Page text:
For example, if your video is about, say, a period of art, it’s unlikely to change drastically. So, barring a major historic discovery, you might be able to leave your video untouched for years, getting purchases from people who are starting to take their first steps in the subject.
Subscriptions have the benefit of generating recurring revenue, but also mean you have to keep working. A subscriber might benefit from access to a library of content you have created, but they are also likely to want to see new content added fairly regularly.
A subscription model is ideal if you are covering evolving topics, or perhaps areas where gaining mastery takes time. Returning to art, a subscription might be ideal for courses on how to paint in various styles, where you are constantly creating new content for different skill levels or to introduce new techniques.
Step 6. Promote your courses
Of course, if you want to sell online course from your website, you will also have to promote them. An obvious starting place will be from your website, where you can highlight and embed the courses and include promotional content.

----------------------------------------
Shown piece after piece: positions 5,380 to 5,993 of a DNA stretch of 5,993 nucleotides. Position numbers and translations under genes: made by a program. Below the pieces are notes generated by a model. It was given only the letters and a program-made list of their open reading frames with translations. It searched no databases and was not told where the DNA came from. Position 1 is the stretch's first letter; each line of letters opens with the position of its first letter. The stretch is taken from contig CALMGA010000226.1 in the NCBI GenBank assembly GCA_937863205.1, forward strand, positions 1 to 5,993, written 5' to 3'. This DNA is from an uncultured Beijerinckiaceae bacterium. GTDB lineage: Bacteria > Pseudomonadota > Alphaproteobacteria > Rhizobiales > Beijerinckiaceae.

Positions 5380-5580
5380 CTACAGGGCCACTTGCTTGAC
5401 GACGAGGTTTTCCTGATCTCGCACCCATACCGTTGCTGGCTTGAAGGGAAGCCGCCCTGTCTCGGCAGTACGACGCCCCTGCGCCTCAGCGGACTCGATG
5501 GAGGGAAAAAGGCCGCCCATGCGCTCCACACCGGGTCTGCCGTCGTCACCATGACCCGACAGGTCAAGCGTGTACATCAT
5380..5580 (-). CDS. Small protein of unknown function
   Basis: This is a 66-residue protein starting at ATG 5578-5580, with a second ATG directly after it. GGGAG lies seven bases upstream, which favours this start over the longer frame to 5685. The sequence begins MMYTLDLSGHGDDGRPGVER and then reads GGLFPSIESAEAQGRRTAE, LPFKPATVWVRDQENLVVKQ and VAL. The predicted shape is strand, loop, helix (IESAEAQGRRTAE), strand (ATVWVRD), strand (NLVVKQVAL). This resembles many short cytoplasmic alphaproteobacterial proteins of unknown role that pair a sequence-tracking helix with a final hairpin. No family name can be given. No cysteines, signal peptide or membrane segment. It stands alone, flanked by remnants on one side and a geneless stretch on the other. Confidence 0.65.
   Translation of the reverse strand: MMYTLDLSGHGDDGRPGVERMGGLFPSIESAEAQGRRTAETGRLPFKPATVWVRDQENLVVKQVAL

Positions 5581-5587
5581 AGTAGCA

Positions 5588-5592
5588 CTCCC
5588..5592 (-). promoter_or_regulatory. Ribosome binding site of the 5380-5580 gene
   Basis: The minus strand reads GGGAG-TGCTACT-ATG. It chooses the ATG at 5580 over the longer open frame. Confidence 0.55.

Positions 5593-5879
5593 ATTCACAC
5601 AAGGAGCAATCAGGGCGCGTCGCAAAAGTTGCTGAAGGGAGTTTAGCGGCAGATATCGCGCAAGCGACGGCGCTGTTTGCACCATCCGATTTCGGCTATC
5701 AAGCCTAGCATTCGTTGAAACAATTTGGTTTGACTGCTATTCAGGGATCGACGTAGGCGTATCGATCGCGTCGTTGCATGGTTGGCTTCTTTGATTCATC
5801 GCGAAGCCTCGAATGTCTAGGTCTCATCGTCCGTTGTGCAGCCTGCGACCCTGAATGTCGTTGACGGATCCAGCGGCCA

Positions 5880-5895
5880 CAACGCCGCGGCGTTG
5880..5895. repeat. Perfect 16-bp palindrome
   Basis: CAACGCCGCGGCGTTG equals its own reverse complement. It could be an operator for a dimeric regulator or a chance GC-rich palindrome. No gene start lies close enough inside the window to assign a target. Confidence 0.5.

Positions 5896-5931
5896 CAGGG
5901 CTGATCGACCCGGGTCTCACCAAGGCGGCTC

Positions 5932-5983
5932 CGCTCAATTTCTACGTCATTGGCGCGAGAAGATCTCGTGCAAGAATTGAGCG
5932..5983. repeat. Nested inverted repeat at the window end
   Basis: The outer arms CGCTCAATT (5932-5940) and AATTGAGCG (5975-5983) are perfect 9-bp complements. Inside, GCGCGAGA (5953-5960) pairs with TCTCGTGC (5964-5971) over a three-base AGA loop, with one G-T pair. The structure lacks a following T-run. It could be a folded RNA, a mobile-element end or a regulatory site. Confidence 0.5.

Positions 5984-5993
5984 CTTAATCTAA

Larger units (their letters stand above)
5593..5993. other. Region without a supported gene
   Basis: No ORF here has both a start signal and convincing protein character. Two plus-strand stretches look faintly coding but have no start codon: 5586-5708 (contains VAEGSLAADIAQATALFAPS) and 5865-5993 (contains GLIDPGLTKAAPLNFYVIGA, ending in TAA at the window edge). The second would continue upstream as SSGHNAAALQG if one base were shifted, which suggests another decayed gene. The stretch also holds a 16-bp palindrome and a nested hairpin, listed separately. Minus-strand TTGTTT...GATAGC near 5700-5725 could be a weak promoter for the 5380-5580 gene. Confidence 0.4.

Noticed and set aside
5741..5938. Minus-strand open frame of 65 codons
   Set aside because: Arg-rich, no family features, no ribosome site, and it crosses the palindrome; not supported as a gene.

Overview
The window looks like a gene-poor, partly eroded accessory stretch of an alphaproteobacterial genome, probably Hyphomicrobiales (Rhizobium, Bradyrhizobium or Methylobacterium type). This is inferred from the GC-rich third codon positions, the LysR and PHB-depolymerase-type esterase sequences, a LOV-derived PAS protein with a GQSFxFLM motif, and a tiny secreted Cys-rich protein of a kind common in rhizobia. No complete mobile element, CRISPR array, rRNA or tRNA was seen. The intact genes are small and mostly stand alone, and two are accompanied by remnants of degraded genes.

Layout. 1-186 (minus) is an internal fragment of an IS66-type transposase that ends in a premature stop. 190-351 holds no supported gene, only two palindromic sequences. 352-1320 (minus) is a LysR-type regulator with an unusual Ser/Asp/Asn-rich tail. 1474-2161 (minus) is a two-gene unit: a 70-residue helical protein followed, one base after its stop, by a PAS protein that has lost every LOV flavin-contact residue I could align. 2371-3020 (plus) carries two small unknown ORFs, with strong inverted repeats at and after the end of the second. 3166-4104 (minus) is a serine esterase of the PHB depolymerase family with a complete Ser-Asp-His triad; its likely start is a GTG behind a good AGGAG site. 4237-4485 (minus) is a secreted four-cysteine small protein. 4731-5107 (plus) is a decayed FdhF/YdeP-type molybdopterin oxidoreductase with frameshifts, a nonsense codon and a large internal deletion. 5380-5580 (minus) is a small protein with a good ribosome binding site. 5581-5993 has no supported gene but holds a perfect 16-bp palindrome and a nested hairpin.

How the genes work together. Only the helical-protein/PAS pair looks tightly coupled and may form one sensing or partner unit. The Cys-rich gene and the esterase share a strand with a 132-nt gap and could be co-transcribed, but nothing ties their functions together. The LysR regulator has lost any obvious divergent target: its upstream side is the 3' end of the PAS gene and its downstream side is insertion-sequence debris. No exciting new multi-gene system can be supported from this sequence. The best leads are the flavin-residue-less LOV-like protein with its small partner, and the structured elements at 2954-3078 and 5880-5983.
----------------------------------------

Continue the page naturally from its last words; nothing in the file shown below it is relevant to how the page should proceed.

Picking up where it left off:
However, you should also look at other places to promote your courses. These may include through any email list you maintain or newsletter you send out. You might also consider advertising, using the advertising platforms offered by Google or Facebook, for example, to target ads at your potential customers. And don’t forget that there are opportunities to sell in real-life as well. This is especially true if you also sell your skills and knowledge offline. Those who come to see or learn from you might be unaware of the possibility to buy online courses, and will jump at the chance.
But one of the benefits of online courses is that they are always there. Streampal includes search engine optimization, so your site will, by being hosted on a wider platform, start attracting traffic naturally through the search process, some of whom will convert to paying customers.
Anyone can be a teacher
Part of the internet’s power is its ability to bring people together and to share. Once upon a time if you had an interest you were limited to sharing it with people who were physically close, perhaps in your neighborhood or town. Now, you can easily share your interest with people on the other side of the world.
That also increases the potential to share learning. Instead of being limited to just a few enthusiasts in a town, you are now able to reach all the enthusiasts in the world. So, even if your offer is incredibly niche, the potential is there to turn it into a course with a healthy student body.
And the tools, like Streampal.io, are there to help you turn that dream into a reality. Sharing your passion has never been easier.